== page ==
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Why you should avoid USB attached drives for data pool disks

This subject has been coming up quite often in the last year or 2. Perhaps because of TrueNAS SCALE has brought forth some attention to TrueNAS in general and ZFS in specific.

Please note that this is about USB attached storage for ZFS data pools. On occasion, people use USB drives, (flash, USB->SATA, USB->NVMe, etc...), for booting. In general, these do work acceptably, (when not using the cheapest USB flash drives). Though, it is always recommended to backup your configuration in case of boot drive failure.

Some of the points also apply to Thunderbolt enclosures. But, Thunderbolt might even be worse because the drivers would be even less tested than USB on TrueNAS Core or SCALE.

Here is my take on why USB attached storage would make a poor selection for ZFS data pool device. Not all of them will apply in all circumstances.
  • The connector is not latched, which may lead to inadvertent dis-connects.
  • Multi-drive USB enclosures funnel all traffic through a single USB port, which may limit drive speed as they share bandwidth. This becomes especially problematic during scrubs or disk replacements. Worse, if there is inadequate cooling.
  • USB attached SATA disks may use the same serial number, confusing software that attempts to detect multipathed disks.
  • Some multi-drive USB enclosures use a very light weight RAID controller chip, which sometimes can be set to JBOD. This is NOT the same as direct pass-through from a HBA.
  • Using USB 2.0 is too slow for many NAS functions.
  • Using USB without UASP feature, (on BOTH sides), wastes CPU time and reduces performance.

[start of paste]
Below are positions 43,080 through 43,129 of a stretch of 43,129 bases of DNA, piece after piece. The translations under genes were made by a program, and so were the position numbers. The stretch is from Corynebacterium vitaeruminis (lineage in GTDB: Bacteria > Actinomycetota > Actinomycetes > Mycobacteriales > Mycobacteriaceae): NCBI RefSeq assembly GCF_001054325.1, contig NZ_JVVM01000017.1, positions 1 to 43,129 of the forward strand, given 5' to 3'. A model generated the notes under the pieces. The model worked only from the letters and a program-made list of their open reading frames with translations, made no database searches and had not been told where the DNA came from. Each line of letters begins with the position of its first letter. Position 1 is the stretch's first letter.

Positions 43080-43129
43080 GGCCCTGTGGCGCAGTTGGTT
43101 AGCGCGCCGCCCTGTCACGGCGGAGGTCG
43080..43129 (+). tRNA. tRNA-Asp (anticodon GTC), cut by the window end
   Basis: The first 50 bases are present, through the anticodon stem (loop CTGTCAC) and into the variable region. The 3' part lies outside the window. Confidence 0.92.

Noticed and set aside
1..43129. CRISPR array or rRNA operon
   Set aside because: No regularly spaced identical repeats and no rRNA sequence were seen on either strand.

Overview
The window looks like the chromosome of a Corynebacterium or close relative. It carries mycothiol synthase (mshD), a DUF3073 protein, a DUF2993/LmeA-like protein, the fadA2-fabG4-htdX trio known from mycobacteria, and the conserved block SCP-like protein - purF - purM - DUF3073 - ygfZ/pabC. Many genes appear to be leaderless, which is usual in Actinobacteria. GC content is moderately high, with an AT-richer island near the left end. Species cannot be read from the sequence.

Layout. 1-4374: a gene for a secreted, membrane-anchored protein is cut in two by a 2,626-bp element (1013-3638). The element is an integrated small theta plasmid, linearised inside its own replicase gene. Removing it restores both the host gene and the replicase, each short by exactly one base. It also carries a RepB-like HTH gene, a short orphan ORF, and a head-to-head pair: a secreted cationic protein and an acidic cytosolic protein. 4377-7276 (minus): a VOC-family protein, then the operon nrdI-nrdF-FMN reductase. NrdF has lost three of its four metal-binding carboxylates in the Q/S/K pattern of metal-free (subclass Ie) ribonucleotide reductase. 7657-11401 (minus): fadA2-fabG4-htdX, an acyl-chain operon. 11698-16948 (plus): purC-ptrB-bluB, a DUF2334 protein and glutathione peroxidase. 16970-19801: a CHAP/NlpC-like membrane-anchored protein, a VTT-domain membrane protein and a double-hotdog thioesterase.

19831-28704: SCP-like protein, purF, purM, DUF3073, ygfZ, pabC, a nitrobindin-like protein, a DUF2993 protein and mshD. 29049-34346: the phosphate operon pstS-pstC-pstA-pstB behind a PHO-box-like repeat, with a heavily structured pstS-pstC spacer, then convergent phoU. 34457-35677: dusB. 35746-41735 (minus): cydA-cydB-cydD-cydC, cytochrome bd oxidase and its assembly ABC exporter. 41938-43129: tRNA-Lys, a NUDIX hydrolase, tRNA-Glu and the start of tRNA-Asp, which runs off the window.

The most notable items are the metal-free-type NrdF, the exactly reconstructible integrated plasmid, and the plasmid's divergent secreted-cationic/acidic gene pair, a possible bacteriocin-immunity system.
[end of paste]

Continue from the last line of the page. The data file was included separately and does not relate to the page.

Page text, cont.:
• Some USB enclosures are not intended for continuous or extended use. Which ZFS will do in a scrub or re-silver, potentially causing the drive to get so hot, it / they may fail.
  • USB device chips tend to be as cheap as possible, potentially having unknown bugs, either firmware or logic, that high throughput systems like TrueNAS with ZFS can expose.
  • Some USB controllers are funneled using hubs on the system board. This hub may have other functions attached to it, like your keyboard or mouse USB port. Unless you know which ports do this, you may inadvertently use the "wrong" USB port.
  • Many USB to SATA adapters do not pass through SMART data, so monitoring a USB attached SATA drive for preemptive failure is problematic.
  • A host side powered USB port can hit 500ma on a standard 2.0 type A plug and it simply turns off. So if you use a hub, and mix powered and un-powered devices, it's possible for the hub to exceed 500ma and your disks get disconnected despite having their own power source.

Power for external USB devices, that can't be powered from host:
  • External power bricks usually have press fit power connections, not latched. Thus, they can come loose, or accidentally pulled.
  • External power bricks may have long cables that get in the way, so they may get un-plugged.
  • USB disk chassis that need external power, likely don't support redundant power. But, an actual server computer may.
  • If using a UPS on the server side, it would be necessary to include any USB power bricks on to the UPS, for any USB pool member disks.
  • When using multiple external USB disks that require their own power supplies, you increase the potential for failure with each power supply.

All that said, USB attached storage does have a place with TrueNAS:
  • Occasionally USB has to be used as the boot device connection method, (or better yet, boot Mirror).
  • Importing data to a NAS via USB storage may be faster than network copies.
  • Backup disks attached via USB for temporary connection can be used successfully.
For the last, a failed backup can often be repeated without data loss. Coupled with planning and best practices, ZFS snapshots can preserve the previous backup, limiting the loss if it can't be repeated.

See related problems with SATA port multipliers:
It is possible that a USB to SATA adapter chip, then feeds into a SATA port multiplier, increasing the chances of unreliable disk access.

Does anyone else have comments?
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